In the Spirit is sponsored by Sitka Salmon Shares in Madison, Wisconsin.
Salads scream summer, right? Fresh-picked greens, juicy tomatoes, vibrant herbs, sweet corn… But don’t overlook salads during the winter months. Winter greens like endive and radicchio deliver great flavor and crunch, offering bitterness and bite. Layered with dried fruit, nuts, cheeses and cured meat, this anything-but-boring salad is complex and satisfying.
The key to making a salad great is assembling complementary, yet contrasting, textures and flavors. Heap torn lettuces like Boston bibb and red leaf in a bowl as your base and build from there, adding sliced radicchio for bitterness and sliced endive for crunch. Slice a carrot into ribbons over the bowl using a veggie peeler. Then, toss in some nuts – I use walnuts here, but you could use pecans, pistachios or even candied nuts for added complexity. Dried cherries (or cranberries or apricots) offer chewy sweet-tart flavor. The blue cheese’s creamy funk balances out the other elements, but if you don’t care for blues, try using fresh sheep’s or goat’s milk cheeses instead.
If you assembled the salad I just described and tossed it with some olive oil and vinegar, you’d be perfectly happy, but by adding crisped salami and a red-wine dressing, you’ll easily take this salad from good to great.
To crisp salami, simply bake the slices on a parchment-lined baking sheet until the edges begin to get brown and curl, about 10 minutes. Allow the salami – here, I used Volpi's beautiful artisan Sopressa – to cool while you make the rest of the salad.
For the dressing, just reduce two cups of dry red wine down by about half. Allow the reduction to cool and then mix the wine reduction with salt and pepper, herbs of your choice, some Dijon mustard and good quality olive oil.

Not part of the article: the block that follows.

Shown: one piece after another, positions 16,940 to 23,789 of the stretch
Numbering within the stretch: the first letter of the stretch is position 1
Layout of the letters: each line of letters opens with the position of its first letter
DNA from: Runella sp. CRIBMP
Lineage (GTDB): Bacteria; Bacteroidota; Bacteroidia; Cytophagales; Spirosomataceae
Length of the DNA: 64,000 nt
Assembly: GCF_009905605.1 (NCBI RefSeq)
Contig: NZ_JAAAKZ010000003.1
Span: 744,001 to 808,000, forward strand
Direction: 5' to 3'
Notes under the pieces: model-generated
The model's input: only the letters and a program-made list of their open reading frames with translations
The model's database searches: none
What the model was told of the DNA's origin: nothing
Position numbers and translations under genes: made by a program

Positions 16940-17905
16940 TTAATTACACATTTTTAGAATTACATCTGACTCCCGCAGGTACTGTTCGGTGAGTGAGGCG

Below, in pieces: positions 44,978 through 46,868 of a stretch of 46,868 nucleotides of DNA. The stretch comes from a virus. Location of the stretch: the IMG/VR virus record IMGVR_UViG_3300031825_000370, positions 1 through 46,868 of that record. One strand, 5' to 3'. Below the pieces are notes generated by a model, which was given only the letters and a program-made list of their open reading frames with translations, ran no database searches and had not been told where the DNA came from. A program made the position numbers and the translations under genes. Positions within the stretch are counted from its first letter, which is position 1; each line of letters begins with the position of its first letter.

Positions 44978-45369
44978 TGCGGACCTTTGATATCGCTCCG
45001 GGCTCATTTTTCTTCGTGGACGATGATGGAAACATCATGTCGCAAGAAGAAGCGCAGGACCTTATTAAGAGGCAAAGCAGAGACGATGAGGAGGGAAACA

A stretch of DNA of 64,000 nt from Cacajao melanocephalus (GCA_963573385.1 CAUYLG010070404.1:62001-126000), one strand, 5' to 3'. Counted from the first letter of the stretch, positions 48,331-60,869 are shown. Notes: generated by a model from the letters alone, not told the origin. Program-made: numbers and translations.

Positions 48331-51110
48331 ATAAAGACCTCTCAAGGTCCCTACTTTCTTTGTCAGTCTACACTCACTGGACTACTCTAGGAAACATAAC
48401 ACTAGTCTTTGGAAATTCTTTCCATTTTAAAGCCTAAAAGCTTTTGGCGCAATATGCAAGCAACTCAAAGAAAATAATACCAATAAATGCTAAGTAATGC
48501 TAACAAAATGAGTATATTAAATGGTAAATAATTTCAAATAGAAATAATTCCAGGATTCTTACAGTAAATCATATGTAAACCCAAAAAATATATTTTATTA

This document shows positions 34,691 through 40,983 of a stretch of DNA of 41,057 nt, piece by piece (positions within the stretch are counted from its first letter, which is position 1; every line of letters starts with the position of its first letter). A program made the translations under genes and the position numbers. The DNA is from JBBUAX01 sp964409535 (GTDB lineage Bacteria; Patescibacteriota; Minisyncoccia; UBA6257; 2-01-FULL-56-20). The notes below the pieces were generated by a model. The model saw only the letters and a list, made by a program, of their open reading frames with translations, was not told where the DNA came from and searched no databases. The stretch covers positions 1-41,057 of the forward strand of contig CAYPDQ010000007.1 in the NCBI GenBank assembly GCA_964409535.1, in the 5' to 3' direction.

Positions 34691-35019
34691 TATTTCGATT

At this point, you may be asking yourself where the vinegar is. Rather than using vinegar, which is highly acidic, the wine reduction adds a bit of sharpness, but not so much that the dressing overwhelms the rest of this salad’s distinct flavors. A red-wine dressing isn’t the right choice for many salads, but it works beautifully here. Make more than you need and just stash it in a jar in the fridge – it will keep for a couple of weeks and can also be used as a sauce on roasted chicken or pork.
Emmy-winning host Cat Neville is the publisher of Feast Magazine and the producer of tasteMAKERS, which airs nationally on PBS. She has been in food media for about 20 years and when she’s not on the road, she can usually be found playing around with new flavors in her St. Louis kitchen.
Wine-Dressed Winter Salad with Crispy Salami and Dried Cherries
Recipe by Catherine Neville
Yield: 4 servings
- 1 4-oz package Volpi Sopressa
- 2 cups dry red wine
- 2 tsp Dijon mustard
- salt and freshly ground black pepper
- 1 cup extra-virgin olive oil
- fresh or dry herbs, as you wish
- 2 cups mixed torn lettuces – Boston bibb, Romaine, red leaf, etc.
- 1 cup arugula
- 2 heads endive, sliced
- ½ cup chopped radicchio
- 1 carrot, ribboned with a veggie peeler
- ½ cup chopped walnuts
- ½ cup dried cherries
- ½ cup good quality blue cheese like Stilton
| Preparation | Preheat oven to 325 degrees. Line two rimmed baking sheets with parchment paper and evenly distribute Volpi Sopressa slices. Bake in the oven until the edges begin to curl, about 10 minutes. Allow to cool.
Meanwhile, in a small pan, simmer wine over medium-high heat until reduced by at least half. Pour half of the reduced wine into a jar with salt and pepper to taste. Add mustard, oil and any herbs you like – oregano, basil, tarragon, etc. – put a lid on the jar and shake until emulsified. Taste and adjust – if it needs more wine, add a bit more. Set aside.
In a salad bowl, arrange lettuces, arugula, sliced endive and radicchio, tossing to evenly distribute. Scatter walnuts and cherries on top. Break salami into shards and scatter on top and then crumble blue cheese over. Serve with red wine dressing on the side. Wonderful accompanied by warm bread and good quality butter.